Next stop…National Parks

  • Contributor information: CNP

1 March 2018

National Parks are spectacular spaces created for all to enjoy, but it is easy to forget that for large parts of the country they are largely inaccessible. As someone who grew up in the West Midlands, with the nearest National Park the distant Brecon Beacons, I can understand the difficulty in getting out into the Parks, let alone in a car-free way! It really begs the question: why is it so difficult to provide society with the option to travel to and within National Parks in a sustainable way?

For too many people without cars, getting into and around a National Park is simply not an option. And we are not just talking about Midlanders here. A quarter of households have no access to a private car. Therefore there are a huge number who have to depend on public transport if they want to enjoy the wonders of the countryside and too often that public transport can be expensive, unreliable and infrequent. Even those living within or on the edge of a National Park can struggle to access the natural marvels in their area!

The benefits of better car-free travel to and within National Parks are clear. In addition to providing access to those who would otherwise have no other way to get to the Parks, a well thought-out public transport network can boost the rural economy, connect communities and contribute to improved mental and physical well-being.

Meanwhile an overreliance on private cars is creating environmental problems in the Parks, with congestion, noise and carbon emissions all of which are undermining the special qualities we know and love. Public transport needs to be at the heart of plans to encourage more people into the National Parks of England and Wales if more people are going to be able to enjoy these places both now and in the future.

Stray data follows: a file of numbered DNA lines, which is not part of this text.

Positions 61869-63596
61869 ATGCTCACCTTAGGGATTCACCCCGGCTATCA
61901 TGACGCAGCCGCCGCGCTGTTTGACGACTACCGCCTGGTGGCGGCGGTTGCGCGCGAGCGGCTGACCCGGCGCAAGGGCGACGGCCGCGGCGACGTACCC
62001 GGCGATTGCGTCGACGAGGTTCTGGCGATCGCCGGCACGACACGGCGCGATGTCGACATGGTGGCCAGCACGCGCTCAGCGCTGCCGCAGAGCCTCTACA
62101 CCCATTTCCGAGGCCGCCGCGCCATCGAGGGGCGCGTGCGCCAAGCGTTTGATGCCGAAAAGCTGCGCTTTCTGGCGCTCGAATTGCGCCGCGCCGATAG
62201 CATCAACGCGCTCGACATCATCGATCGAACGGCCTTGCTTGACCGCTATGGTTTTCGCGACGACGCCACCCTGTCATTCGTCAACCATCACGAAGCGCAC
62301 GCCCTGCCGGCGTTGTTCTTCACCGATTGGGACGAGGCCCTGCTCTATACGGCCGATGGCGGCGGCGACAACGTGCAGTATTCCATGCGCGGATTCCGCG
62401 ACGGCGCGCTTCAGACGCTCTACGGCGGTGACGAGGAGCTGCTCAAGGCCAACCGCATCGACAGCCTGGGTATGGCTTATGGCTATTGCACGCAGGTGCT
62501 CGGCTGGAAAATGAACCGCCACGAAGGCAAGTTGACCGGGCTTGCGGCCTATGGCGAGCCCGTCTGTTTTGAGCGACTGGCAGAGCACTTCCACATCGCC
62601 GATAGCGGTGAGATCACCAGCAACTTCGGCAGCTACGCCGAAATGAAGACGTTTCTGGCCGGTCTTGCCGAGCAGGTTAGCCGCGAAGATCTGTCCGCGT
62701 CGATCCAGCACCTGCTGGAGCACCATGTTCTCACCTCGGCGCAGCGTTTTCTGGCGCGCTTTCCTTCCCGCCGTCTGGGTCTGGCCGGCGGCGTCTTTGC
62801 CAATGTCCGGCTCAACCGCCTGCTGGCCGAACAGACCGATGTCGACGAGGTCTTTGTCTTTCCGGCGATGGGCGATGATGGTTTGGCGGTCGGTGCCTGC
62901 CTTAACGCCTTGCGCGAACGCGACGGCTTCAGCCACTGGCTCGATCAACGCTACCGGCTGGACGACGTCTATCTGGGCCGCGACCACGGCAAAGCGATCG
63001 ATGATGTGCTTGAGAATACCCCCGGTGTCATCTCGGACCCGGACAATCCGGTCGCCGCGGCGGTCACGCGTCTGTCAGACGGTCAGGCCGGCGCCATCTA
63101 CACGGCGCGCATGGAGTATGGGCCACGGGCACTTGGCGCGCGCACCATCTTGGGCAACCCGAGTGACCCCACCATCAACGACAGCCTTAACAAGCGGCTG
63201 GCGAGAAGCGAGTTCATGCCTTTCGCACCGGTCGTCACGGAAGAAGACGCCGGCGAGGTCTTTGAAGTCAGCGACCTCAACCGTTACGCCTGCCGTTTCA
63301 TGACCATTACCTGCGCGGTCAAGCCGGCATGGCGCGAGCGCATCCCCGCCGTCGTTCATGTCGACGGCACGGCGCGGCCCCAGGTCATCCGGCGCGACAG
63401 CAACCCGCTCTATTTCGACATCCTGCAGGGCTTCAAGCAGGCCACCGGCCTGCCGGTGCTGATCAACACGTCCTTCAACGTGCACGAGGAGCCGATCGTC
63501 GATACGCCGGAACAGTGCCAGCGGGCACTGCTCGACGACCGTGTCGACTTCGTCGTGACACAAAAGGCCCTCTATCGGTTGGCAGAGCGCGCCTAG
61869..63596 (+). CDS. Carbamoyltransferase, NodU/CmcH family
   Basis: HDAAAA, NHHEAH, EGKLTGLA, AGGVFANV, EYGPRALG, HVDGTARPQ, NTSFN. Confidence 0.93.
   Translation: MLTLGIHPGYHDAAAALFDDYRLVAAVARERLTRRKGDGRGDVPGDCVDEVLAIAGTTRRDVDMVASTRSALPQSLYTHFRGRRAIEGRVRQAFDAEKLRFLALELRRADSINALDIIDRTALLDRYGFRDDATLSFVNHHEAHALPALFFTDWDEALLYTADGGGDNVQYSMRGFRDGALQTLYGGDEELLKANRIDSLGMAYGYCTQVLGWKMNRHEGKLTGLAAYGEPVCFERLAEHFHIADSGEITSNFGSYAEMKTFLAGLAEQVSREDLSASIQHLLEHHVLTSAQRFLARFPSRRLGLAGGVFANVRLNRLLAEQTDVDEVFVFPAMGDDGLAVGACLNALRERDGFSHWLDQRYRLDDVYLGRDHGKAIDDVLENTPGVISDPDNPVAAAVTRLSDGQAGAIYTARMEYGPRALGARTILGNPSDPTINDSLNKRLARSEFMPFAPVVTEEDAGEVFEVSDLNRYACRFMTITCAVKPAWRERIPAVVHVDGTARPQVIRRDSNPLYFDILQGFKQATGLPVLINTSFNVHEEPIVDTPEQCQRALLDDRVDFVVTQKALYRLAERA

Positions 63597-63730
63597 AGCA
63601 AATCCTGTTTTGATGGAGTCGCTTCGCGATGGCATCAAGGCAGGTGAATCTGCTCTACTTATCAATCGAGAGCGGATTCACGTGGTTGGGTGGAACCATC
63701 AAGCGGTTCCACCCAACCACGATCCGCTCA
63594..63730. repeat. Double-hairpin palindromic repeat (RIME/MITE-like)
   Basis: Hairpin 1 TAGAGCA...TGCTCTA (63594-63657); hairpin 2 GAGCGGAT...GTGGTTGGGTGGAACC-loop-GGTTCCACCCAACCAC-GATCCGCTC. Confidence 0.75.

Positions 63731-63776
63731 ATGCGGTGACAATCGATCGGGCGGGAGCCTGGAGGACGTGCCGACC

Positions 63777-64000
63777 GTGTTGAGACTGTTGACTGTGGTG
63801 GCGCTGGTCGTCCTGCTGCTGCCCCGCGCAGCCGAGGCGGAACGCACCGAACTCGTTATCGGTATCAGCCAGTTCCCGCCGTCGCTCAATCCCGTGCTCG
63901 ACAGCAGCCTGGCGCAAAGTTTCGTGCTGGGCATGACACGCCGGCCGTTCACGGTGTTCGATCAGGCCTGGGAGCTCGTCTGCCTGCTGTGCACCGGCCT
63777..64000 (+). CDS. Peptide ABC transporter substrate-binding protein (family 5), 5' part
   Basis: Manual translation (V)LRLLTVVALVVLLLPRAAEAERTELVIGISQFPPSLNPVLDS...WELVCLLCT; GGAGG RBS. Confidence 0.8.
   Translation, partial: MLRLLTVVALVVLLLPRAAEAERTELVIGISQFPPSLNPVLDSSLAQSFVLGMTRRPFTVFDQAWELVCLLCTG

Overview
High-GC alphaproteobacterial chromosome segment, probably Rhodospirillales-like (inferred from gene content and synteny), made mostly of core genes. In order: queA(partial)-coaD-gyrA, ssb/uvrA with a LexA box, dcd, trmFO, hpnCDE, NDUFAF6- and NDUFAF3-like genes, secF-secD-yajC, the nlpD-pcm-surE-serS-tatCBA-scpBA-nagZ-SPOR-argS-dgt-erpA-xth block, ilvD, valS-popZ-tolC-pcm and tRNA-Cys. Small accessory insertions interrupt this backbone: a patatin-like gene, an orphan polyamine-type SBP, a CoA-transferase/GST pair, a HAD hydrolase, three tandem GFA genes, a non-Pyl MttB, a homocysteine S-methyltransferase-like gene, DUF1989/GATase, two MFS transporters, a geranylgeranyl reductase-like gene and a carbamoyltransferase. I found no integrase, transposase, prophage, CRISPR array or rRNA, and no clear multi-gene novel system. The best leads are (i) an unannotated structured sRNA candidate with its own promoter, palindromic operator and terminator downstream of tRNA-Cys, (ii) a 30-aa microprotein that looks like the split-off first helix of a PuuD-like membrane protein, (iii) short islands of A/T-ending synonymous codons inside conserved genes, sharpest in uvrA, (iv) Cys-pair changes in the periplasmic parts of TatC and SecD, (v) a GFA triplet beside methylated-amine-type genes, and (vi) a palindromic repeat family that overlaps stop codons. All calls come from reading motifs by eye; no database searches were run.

But currently, a fragmented and under-supported public transport system struggles to provide an adequate alternative to the car. As author Bill Bryson entertainingly illustrated across his work, getting round the British countryside via public transport can frankly be an absolute nightmare.

What’s more, as Campaign for Better Transport has shown, the coverage of rural public transport services have shrunk to levels last seen in the 1980s. When we consider that what is at stake is access to the very best landscapes in England and Wales, I would say we deserve better than a piecemeal public transport network.

Over the coming weeks we will be focusing on the issue of sustainable travel in National Parks. We will be highlighting our new report, National Parks for all: Making car-free travel easier, which will be published shortly and which sets out recommendations for improving the options for travelling to and around National Parks. We will also be publishing a number of guest blogs to discuss some of the current issues. In future, we hope to be able to say full steam ahead for sustainable travel for National Parks. Join us in demanding National Parks truly are for everyone.

By Andrew Hall, Campaign for National Parks